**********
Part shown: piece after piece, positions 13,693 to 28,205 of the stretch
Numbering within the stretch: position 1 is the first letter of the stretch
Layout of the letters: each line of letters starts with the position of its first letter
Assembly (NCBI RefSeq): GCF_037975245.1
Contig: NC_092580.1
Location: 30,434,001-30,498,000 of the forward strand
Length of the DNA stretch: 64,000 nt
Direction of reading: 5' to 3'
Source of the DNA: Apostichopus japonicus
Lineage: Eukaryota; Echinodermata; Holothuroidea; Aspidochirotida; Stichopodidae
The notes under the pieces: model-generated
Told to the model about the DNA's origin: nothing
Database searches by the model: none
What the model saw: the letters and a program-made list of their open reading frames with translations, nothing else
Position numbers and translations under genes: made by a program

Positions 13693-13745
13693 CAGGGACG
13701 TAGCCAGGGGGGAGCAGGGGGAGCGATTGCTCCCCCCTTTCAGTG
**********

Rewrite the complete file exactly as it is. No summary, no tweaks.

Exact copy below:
Part shown: piece after piece, positions 13,693 to 28,205 of the stretch
Numbering within the stretch: position 1 is the first letter of the stretch
Layout of the letters: each line of letters starts with the position of its first letter
Assembly (NCBI RefSeq): GCF_037975245.1
Contig: NC_092580.1
Location: 30,434,001-30,498,000 of the forward strand
Length of the DNA stretch: 64,000 nt
Direction of reading: 5' to 3'
Source of the DNA: Apostichopus japonicus
Lineage: Eukaryota; Echinodermata; Holothuroidea; Aspidochirotida; Stichopodidae
The notes under the pieces: model-generated
Told to the model about the DNA's origin: nothing
Database searches by the model: none
What the model saw: the letters and a program-made list of their open reading frames with translations, nothing else
Position numbers and translations under genes: made by a program

Positions 13693-13745
13693 CAGGGACG
13701 TAGCCAGGGGGGAGCAGGGGGAGCGATTGCTCCCCCCTTTCAGTG